Debra Saunders: Cynical Washington Games Behind Amnesty

“The Senate is so out of touch that some leaders think the way to pass a path-to-citizenship bill for illegal immigrants is to budget $40 billion for extra immigration enforcement over the next 10 years. This is the type of cynical ploy that makes everyone hate Washington,” says columnist Debra J. Saunders.

“The Senate wants to reward people who have broken immigration law — and then tell voters it’s OK because it wants to spend billions more to enforce the laws it will have overridden. The Heritage Foundation panned the Gang of Eight’s measure — with amendments, it runs more than 1,100 pages — as ‘a massive, sweeping, complicated bill that works at cross-purposes to its stated goals.'”

Dairy Farmers Lobby for Guest Worker System

“Brian Gerrits, who oversees two dairies that own more than 5,000 cows, is one of Wisconsin’s many dairy farmers backing the immigration overhaul heading to the U.S. House. Giving illegal immigrants the chance to become citizens would eliminate anxiety for farmers and workers and ‘take that monkey off our backs, and theirs,’ Mr. Gerrits said, while taking a break from mixing pancake batter at a Waushara County dairy breakfast attended by U.S. Rep. Tom Petri (R., Wis.),” the Wall Street Journal reports.

“A comprehensive rewrite of U.S. immigration laws passed the Senate last week. In Wisconsin, dairy farmers, one of the state’s biggest business groups, are embracing a stance not shared by some Republican lawmakers and their skeptical constituents, providing a preview of the debate to come.”

“The farmers represent a powerful force pushing for an immigration overhaul. The industry’s reliance on immigrant labor has deepened as milk producers have turned to nearly 24-hour milking cycles to boost productivity. Immigrant workers make up about 40% of hired labor on Wisconsin’s dairy farms, according to a 2009 estimate from the University of Wisconsin at Madison.”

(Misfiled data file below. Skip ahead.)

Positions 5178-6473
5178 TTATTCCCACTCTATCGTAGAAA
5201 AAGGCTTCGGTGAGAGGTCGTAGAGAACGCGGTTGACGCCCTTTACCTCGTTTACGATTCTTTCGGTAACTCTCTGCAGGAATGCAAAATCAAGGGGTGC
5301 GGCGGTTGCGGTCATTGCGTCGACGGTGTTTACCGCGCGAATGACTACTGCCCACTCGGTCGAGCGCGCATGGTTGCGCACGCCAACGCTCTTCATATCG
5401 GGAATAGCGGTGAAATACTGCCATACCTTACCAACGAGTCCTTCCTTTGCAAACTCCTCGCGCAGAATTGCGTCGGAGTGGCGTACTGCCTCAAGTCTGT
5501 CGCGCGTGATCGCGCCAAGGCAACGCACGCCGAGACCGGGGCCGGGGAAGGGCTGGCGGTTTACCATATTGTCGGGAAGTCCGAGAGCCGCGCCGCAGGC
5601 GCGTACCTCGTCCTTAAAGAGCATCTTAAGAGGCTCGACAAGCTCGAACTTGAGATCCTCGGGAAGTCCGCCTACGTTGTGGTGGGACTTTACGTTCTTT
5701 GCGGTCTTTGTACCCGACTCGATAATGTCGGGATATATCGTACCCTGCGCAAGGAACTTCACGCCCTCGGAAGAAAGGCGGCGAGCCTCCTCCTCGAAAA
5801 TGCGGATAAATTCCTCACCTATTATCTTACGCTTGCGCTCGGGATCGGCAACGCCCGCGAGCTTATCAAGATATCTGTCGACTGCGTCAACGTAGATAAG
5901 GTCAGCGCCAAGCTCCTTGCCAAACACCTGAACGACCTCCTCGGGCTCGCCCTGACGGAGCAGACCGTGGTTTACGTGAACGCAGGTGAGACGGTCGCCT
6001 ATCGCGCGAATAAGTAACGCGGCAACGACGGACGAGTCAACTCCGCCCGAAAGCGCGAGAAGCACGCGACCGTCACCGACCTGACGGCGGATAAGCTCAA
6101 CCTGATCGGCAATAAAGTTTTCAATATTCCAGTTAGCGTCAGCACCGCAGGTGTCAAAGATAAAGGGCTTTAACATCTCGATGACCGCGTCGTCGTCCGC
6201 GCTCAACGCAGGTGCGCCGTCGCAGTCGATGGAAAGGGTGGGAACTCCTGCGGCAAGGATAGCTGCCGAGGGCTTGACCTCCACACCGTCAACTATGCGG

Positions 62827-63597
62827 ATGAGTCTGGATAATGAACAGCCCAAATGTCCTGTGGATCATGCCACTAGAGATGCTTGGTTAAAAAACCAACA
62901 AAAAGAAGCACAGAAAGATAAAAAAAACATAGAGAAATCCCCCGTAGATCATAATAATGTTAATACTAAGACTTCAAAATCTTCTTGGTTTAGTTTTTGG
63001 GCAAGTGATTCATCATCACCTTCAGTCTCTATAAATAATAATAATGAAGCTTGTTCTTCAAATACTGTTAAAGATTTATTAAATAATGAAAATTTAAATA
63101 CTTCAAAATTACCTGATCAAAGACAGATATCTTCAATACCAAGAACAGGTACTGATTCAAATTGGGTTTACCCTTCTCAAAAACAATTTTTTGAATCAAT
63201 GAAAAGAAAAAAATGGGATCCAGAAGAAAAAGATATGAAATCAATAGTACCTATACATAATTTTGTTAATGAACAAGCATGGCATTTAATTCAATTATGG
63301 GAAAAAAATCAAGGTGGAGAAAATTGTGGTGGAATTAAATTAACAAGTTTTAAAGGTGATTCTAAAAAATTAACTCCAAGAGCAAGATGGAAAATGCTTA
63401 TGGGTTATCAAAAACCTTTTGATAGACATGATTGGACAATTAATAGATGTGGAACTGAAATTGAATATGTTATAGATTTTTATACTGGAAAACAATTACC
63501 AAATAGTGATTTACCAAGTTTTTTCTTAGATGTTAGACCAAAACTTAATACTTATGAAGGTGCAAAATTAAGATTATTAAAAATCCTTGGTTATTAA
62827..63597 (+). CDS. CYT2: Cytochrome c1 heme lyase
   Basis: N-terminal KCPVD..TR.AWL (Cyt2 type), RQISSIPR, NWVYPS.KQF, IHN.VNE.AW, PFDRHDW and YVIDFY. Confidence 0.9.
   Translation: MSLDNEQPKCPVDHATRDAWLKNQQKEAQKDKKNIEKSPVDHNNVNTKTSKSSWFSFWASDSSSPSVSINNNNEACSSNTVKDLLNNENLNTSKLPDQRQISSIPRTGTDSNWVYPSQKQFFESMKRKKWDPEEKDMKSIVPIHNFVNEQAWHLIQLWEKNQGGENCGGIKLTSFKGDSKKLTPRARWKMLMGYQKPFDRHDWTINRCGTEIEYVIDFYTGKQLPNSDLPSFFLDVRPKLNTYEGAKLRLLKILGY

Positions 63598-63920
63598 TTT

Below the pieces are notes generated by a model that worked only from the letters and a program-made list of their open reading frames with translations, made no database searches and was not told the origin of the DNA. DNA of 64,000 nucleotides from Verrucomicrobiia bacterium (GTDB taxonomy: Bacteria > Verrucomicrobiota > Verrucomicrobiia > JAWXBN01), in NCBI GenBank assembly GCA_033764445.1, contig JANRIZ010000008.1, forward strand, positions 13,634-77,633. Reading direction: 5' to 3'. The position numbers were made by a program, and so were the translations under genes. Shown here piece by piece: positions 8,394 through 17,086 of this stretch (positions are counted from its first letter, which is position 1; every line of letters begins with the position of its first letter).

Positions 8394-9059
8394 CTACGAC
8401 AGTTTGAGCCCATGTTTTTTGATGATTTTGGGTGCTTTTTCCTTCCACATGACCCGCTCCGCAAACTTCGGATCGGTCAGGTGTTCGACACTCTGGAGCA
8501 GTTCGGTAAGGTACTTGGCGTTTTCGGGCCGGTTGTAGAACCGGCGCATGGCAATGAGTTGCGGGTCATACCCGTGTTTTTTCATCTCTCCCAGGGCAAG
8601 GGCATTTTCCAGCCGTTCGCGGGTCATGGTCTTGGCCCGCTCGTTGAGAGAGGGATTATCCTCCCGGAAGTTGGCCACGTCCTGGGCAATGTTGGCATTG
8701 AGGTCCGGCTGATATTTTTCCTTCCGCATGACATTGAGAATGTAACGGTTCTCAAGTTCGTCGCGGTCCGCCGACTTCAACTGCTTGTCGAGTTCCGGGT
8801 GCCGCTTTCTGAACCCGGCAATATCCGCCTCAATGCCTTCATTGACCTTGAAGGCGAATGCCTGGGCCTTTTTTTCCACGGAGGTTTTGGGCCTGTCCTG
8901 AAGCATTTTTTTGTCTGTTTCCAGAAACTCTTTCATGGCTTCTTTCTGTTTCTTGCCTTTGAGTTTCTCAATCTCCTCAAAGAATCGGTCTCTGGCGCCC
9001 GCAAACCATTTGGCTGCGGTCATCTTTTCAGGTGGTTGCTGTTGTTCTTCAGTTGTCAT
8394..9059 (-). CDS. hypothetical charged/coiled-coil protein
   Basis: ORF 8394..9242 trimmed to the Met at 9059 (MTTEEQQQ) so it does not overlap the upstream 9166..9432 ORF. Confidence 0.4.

Rep. Filemon Vela Leaves Congressional Hispanic Caucus Over Border Surge

“Rep. Filemon Vela (D-Texas), who represents a South Texas border districting including Brownsville, resigned resigned from the Congressional Hispanic Caucus over its members’ support of the comprehensive immigration reform bill’s multi-billion dollar security measures, known as the ‘border surge.’ The news was first reported Tuesday by the Houston Chronicle,” says the Huffington Post.

“Vela’s decision came days after he joined fellow Texas Democratic Reps. Pete Gallego and Beto O’Rourke on the floor of the House in criticizing the immigration bill’s emphasis on border security.”

Senate Bill Won’t Stop Illegal Immigration

“Despite billions of dollars in new Border Patrol agents and fencing, the Senate’s immigration bill will still only stop between a third and half of all illegal immigrants, according to the latest analysis the Congressional Budget Office released Tuesday morning. Backers have said they guaranteed that the bill, which passed the Senate on a 68-32 vote last week, would stop a new wave of illegal immigration, which they said was the necessary precondition for legalizing the current illegal population,” the Washington Times reports. “Even though it doesn’t stop illegal immigration, the bill’s additional border security is an improvement over a previous version, which CBO analysts said would only stop about a quarter of illegal immigrants. The difference works out to about 800,000 fewer illegal immigrants by 2023 than would have entered the country under the original bill.”

Immigrants Account For All Job Growth Since 2000

“Immigrants — both legal and illegal — have accounted for all of the job gains in the U.S. labor market since 2000, according to a report that highlights the stiff competition for jobs in a tight economy as Congress debates adding more workers to the mix.
The Center for Immigration Studies report, which is being released Wednesday, says 22.4 million immigrants of working age held jobs at the beginning of this year, up 5.3 million over the total in 2000. But native-born workers with jobs dropped 1.3 million over that same period, from 114.8 million to 113.5 million,” the Washingon Times reports.